The Simple Art Of Statesmanship

James Velasquez

April 16, 2014

In a 1950 essay for the Atlantic Monthly titled “The Simple Art of Murder,” hardboiled fiction writer Raymond Chandler makes a compelling case for the legitimacy of the mystery novel in the world of literature. While the entire essay is interesting in its own right, Chandler’s most impressive passage comes in his nearly poetic description of the genre’s “hero” – the crime-solving detective Philip Marlowe. “Down these mean streets,” he begins, “a man must go who is not himself mean, who is neither tarnished nor afraid. The detective in this kind of story must be such a man. He is the hero; he is everything. He must be a complete man and a common man and yet an unusual man.” It always struck me that this detective, so different than the protagonists seen in the English mystery genre, represented something uniquely American; he was somehow an embodiment of our political ideal– a perfection of the American character.

Since reading that passage, I have held Chandler in a unique place in my study of politics. His understanding of this American character as one who is, at his best, a “complete,” “common,” and yet “unusual” man is one that requires a great deal of reflection. For me, taken in its fullest sense, Chandler’s description goes so far as to succinctly describe the virtues of an American statesman.

Democracies as a whole, never mind the American republic, have always tended towards some brand of equality. Even the ancient Athenians, as Plutarch charges, would exile for periods of ten years those “whom they thought too powerful, or, by their greatness, disproportionable to the equality thought requisite in popular government” (Plutarch, Life of Themistocles). While Americans would find such a process rather excessive, there’s no denying our strong preference for equality – not only in “rights,” but in dress, language, status, and many other aspects of culture. This is probably no small part of why Americans want leaders they’d feel comfortable “having a beer with.” It seems to me that Chandler, in his use of “common,” spoke of a man who understands and embraces this aspect of the American character– he finds an actual goodness in it.

At the same time, however, his detective – and our statesman – is not just a democratic man. He is also, in some way, an “unusual” man. Politically speaking, this is one of the most difficult aspects for democratic leaders to deal with. It is true that Chandler’s detective sometimes deals with “questionable characters,” but he is never one of them; similarly, he sometimes works with the police, but he is also not one of them. How similar this situation is to those who lead: the balance of party interests, the tension between “special interests” and the “American people.” It is the peculiar task of the detective to exist as both a part of and separate from those groups, and the same is true of the American statesman. This was a quality Edmund Morris saw in Theodore Roosevelt, whom he admired for going among the western frontiersmen and gaining their admiration while not entirely becoming one of them. “Somehow,” he wrote of Roosevelt, “he managed to preserve his gentlemanly status without offending democratic sensibilities” (Edmund Morris, The Rise of Theodore Roosevelt). Chandler’s use of the word “unusual,” while initially running contrary to the “common man,” seems to highlight this aspect of American society –our statesman, our most accomplished political figure, is someone who is able to reconcile the demands, virtues, and character of leadership with the sensibilities of regular Americans.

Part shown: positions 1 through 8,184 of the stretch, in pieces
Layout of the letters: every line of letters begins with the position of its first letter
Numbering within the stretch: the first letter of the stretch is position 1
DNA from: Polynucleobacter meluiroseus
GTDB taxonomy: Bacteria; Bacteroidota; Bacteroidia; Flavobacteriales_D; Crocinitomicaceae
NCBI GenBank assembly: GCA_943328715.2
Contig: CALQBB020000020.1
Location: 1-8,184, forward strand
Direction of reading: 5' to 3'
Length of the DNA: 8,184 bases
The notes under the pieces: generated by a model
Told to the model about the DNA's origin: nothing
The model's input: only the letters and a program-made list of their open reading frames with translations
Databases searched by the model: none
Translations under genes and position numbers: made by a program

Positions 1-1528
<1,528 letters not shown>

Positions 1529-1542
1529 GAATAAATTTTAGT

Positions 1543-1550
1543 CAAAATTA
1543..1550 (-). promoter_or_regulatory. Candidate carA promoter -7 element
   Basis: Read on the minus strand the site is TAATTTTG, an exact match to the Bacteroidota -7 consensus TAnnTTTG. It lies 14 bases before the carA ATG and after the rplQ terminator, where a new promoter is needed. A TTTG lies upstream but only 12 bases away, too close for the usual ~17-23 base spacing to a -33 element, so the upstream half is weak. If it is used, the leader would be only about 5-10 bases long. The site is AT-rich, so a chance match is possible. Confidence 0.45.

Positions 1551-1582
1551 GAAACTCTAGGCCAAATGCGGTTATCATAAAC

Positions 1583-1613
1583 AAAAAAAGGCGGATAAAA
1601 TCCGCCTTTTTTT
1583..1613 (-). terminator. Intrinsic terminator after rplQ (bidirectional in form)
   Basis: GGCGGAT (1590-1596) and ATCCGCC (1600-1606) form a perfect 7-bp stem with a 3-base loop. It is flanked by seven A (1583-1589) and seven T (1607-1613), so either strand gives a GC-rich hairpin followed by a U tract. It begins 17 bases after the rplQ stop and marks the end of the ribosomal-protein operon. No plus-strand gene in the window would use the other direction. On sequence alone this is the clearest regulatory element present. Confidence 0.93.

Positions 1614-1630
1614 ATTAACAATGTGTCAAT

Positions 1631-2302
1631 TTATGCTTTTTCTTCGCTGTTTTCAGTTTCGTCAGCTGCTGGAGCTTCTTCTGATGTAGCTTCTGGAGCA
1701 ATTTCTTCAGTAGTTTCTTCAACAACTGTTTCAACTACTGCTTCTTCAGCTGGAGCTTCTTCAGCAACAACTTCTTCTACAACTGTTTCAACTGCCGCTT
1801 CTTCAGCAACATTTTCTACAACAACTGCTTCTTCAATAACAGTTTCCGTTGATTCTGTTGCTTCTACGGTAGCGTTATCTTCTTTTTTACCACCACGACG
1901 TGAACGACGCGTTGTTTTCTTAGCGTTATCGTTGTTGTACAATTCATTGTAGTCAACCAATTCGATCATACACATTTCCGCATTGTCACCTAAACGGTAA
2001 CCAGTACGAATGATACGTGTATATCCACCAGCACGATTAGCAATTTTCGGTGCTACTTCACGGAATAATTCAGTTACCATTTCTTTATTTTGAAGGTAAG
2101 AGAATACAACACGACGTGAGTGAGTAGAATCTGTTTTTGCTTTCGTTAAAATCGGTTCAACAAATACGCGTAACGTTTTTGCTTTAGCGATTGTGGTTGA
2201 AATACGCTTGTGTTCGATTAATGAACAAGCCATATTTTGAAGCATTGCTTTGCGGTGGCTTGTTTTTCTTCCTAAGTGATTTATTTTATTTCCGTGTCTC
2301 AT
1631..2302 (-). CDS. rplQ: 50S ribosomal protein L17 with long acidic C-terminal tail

Finally, Chandler asks his detective to be a “complete man.” This remains for me, in many ways, the most difficult requirement of his to understand. He makes it a point to separate the three qualities – the “complete man” isn’t simply someone who is able to be both “common” and “unusual.” It’s something more than that: an ability to know the right application of each. It is, as Chandler goes on to describe, to be “a man of honor—by instinct, by inevitability, without thought of it, and certainly without saying it. He must be the best man in his world and a good enough man for any world.” To be a “complete” man is to be those things which take you beyond even unusual men; it is to be honorable and virtuous in a way that is beyond political – in a way, perhaps, that is noble. The man who is both “common” and “unusual” will doubtless make a good politician, but only he who is also himself “complete” will rise to the level of statesman.

So as we reflect upon our study of politics, to the extent that we hope to call it a “serious” study, we cannot but hope to turn our contemplation into accomplishment. This “complete man” is a man of action –whether he is a writer, a detective, or a statesman –and he provides a certain American ideal about which, now and then, we are in need of reminding. Chandler’s reminder came in the form of a man named Philip Marlowe. He is the detective who walks down the mean streets, the dark alleys and the back rooms; the man who faces the world he lives in, who refuses to be afraid of it and refuses to let it break him. He is a man who pursues what Chandler calls a “hidden truth,” and who seeks justice as if it were something actually worth being sought. His is an example worth aspiring to.